Opta HQ in London

How Opta altered the Premier League, and soccer, forever

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The first in a two-part series on Opta, a company that collects, packages, analyzes and distributes live data for the Premier League.

Hanging in the sky high above Central London in the afternoon sun, Opta’s headquarters offer a glorious panoramic view over England’s capital city.

It’s fitting that the company working to transform England’s national sport is overlooking the sprawling heart of the UK around the clock, above the bustling chaos below to crunch the numbers that are making people view the world’s game in a completely different manner.

This season, for the first-time ever, Opta are the Premier League’s official data provider. Over time, the English company has helped transform the way in which people analyze, objectify and discuss the beautiful game and other sports. But their work in soccer is only just beginning. According to some of their top analysts, they’ve merely scratched the surface.

As we delve into the world of soccer stats, and how they are remodeling the game many thought couldn’t be ‘Americanized,’ you’ll realize Opta is leading the charge. First in the UK, and in Part II we will see how they’ve had a huge impact on US Soccer in MLS.

A new beginning is on the horizon this season for Opta, after both their acquisition by Perform in July and new Premier League deal (which sees them provide live stats for NBC Sports), the only way is up.

HUMBLE BEGINNINGS

Given their vast popularity around the globe today, it’s hard to believe Opta has only been in operation for 17 years. When they began in 1996, they focused on one league: the Premier League. Providing basic ‘manager reports’, they helped clubs begin to think about the power of analytics.

But none of their analysis was completed live. PL games from the weekend used to arrive early Monday morning: cue the pain staking labor-intensive analysis of six hours per game. Now, with their new high-tech computer systems it can be collected live, with up to five analysts working on each game. For fans more familiar with US sport, think of Opta as Stats Inc’s British equivalent.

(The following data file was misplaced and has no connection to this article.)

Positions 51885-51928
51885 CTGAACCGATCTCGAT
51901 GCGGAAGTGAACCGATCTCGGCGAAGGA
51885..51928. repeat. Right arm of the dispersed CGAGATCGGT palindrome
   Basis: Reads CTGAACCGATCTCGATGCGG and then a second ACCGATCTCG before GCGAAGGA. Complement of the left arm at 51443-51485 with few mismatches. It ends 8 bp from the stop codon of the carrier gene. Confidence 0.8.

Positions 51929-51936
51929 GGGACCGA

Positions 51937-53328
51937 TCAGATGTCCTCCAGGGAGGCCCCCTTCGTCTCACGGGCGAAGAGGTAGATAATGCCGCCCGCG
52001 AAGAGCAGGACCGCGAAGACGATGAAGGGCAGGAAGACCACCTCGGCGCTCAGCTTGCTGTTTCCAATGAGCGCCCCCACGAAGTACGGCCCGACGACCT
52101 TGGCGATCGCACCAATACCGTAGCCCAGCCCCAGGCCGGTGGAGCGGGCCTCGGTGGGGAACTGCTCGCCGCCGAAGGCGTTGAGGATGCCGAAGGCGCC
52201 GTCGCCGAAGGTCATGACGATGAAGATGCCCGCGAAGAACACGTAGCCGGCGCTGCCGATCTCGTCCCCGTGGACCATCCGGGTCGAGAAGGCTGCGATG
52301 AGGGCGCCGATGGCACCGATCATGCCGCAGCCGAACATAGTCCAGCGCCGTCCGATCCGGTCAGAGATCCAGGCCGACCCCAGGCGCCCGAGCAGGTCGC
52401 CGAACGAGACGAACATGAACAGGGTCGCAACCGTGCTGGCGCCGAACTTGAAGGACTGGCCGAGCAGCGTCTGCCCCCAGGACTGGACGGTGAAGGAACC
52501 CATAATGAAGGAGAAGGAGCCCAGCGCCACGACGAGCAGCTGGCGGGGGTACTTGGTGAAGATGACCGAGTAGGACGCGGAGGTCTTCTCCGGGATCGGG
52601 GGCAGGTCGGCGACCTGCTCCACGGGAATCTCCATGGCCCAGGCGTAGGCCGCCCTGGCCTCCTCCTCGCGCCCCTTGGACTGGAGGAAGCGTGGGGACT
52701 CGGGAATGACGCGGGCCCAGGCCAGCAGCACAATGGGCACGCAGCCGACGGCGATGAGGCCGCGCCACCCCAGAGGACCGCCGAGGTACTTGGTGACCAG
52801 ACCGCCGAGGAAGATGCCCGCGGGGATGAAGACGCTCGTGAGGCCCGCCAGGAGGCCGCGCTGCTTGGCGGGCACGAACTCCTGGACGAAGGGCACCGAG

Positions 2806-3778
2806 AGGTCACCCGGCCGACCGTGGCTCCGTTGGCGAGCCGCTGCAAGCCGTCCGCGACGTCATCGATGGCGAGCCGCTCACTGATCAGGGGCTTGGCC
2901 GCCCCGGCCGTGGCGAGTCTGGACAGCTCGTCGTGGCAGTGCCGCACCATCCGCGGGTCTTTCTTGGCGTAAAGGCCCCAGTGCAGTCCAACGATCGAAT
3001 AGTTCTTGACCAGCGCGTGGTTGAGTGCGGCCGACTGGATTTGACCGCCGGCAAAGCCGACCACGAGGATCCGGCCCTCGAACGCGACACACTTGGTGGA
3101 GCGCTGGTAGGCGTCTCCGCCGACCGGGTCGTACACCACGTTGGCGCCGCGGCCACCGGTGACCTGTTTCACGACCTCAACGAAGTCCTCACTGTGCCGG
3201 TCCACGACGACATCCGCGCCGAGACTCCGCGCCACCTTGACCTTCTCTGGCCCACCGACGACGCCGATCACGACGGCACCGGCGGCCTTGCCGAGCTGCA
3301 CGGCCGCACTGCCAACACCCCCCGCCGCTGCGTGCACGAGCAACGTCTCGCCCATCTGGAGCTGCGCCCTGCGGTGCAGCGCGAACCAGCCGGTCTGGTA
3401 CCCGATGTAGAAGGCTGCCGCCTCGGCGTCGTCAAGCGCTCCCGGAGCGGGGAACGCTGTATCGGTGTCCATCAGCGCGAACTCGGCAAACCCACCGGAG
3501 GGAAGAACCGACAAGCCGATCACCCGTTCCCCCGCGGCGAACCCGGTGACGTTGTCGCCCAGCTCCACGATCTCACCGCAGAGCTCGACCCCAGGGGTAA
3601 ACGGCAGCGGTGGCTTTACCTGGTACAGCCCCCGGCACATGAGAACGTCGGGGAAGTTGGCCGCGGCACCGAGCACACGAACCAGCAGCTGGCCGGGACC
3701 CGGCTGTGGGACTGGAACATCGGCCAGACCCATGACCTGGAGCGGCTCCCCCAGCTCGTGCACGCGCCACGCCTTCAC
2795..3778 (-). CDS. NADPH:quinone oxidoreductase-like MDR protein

The work of both companies is pretty nifty.

Rob Bateman, Opta’s Content Director, known around the office as the ‘Opta Don,’ explains how it all began at Opta and evolved back in the mid-90s.

“I joined in 1998,” Bateman said, looking towards the ceiling nostalgically as he recalled Opta’s early beginnings. “There was a cricket rating system used in the 70s and 80s and a few of the directors broke away from that company and formed Opta consultants and they were all big Rugby fans, so they thought it would be good to use it in Rugby Union. But the Premier League had just been formed and football was booming.”

And so, from a group of accountants who wanted to spread a concept used in cricket to rugby union, the leading soccer data company in the globe was born. Weird, huh?

RISE OF ACCEPTANCE

Despite their current status at the top of soccer statistics, Opta has had to overcome plenty of dismissive evaluations from soccer’s older-generation.

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Media outlets, betting companies and pro clubs make up the majority of Opta’s clients.

Slowly but surely, they’ve turned the screw.

Now, they pump out plenty of editorial content to massive media outlets. But when they began, editors on Fleet Street didn’t want to know. Opta were laughed out of meetings with newspapers after suggesting people wanted more stats in soccer.

The answer they always received… ‘stop Americanizing the game.’

Undeterred, Bateman and Opta kept burrowing on and realized that small bite-sized stats were the way to go.

“We changed the tact a little bit,” Bateman said. “We condensed them into what we now call Opta facts, which sum things up for normal football fans. For Opta to succeed we need to go beyond pumping out data. It has changed quite a bit in the last 17 years.”

When Opta arrived on the scene they developed the Opta Index, a rating system that ranked players across 70 categories to determine who the best in each position was. People began to ask… ‘How did you work that out?’ It got the average soccer fan in England thinking about stats and numbers soccer.